Nice bio and you've been a great contributor to the forum.
This section allows you to view all posts made by this member. Note that you can only see posts made in areas you currently have access to.
One thing that I've never understood about brewers wanting to avoid roastedness in a black IPA. Isn't that most of the point in making it black? If you're not wanting any roasted flavor in your black IPA, why not just make an IPA. Somebody please set me straight if I'm missing something lol.My point is by adding the dark candisyrup you not only get a dark color, but also nice flavor. A flavor that I prefer over roast with American citrusy hops. I don't have a problem with roast flavor or even some in a black IPA, but like it better in a stout. Most IPA recipes don't have dark candisyrup, so it is different than making just an IPA.
Yes, it gives a nice dark fruit flavor that plays well with hops. I learned this trick from a friend (Justen Pelton)who makes great beer. I've used the Candisyrup in Belgian beers many times and the flavor came out nice in those beers so I gave it a try. It helps get a dark color with no roast flavor. I don't like roast and citrusy American hops together.
I use 1 lb. of the Candisyrup 180 and .75 lb. of Carafa III for a 5 gal batch. It also helps keep the beer dry and not too thick in body.
Interesting. Does the Candisyrup impart significant flavour?
I use 1 lb. of the Candisyrup 180 and .75 lb. of Carafa III for a 5 gal batch. It also helps keep the beer dry and not too thick in body.My secret weapon in my Black IPA is Candisyrup D-180 and some Carafa III. I don't like a lot of roast, but rather a hoppy, dark fruit flavor.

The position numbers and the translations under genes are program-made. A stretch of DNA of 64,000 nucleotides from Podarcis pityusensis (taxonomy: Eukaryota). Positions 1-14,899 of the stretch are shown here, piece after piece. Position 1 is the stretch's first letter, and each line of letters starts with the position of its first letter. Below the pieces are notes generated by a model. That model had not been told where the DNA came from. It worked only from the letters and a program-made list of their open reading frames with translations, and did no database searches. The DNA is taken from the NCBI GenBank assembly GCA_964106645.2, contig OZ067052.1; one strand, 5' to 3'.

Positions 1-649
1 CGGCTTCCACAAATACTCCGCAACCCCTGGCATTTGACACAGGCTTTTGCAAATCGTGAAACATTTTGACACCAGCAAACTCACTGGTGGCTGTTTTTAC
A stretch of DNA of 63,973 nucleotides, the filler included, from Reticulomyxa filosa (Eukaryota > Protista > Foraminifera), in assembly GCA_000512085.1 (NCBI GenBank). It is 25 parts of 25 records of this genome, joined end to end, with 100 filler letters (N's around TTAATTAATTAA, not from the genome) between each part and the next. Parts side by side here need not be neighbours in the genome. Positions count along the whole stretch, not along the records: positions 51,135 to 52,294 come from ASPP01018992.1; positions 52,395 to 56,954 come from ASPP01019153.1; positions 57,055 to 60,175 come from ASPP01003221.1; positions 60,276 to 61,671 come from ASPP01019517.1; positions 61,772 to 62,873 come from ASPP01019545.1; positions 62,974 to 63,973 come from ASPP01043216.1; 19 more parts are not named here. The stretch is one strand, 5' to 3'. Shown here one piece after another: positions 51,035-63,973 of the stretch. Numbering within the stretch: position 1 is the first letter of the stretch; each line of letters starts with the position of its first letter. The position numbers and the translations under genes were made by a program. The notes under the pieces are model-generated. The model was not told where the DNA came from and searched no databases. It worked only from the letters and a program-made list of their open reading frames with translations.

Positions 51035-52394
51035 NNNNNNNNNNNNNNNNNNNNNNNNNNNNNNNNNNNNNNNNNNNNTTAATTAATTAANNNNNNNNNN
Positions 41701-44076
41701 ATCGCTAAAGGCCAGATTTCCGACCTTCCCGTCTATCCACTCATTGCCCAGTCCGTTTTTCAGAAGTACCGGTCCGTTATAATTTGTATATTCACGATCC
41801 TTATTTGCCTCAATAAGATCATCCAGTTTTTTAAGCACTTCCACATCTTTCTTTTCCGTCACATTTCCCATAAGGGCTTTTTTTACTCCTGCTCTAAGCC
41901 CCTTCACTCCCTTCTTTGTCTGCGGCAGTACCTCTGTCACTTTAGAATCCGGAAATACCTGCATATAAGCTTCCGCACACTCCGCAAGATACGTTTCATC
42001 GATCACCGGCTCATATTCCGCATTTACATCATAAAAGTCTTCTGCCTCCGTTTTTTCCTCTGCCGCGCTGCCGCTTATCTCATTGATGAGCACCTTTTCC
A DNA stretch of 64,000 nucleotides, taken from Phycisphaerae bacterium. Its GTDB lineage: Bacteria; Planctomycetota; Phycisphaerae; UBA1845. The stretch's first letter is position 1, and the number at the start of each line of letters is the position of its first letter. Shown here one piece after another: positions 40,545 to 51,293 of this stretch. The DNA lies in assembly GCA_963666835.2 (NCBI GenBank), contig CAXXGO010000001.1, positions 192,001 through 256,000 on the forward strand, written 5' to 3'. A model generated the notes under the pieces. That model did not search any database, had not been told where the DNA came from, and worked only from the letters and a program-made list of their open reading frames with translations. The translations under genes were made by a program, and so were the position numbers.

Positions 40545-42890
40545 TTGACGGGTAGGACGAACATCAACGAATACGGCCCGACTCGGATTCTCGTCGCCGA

Hmmmmmm! This is an interesting idea. This is my first Black IPA so I will probably stick to grain only, but this sounds like a very interesting idea going forward. How much would you typically use and how much Carafa III?
With any yeast strains that are so-called equivalent, there will always be differences since the yeast evolves over time. Now, the differences could be very slight, or very significant. In this case, the three strains are all similar enough that most people don't care too much. Personally I like US-05 which I believe is the most attenuative of the bunch, close to 80% with the others more around mid-70s for attenuation (all roughly on the average and recipe-dependent, of course).I've noticed this also as the main difference between US-05 and WY1056. I've had US-05 attenuate to 82% and I've never had WY1056 go over 75%.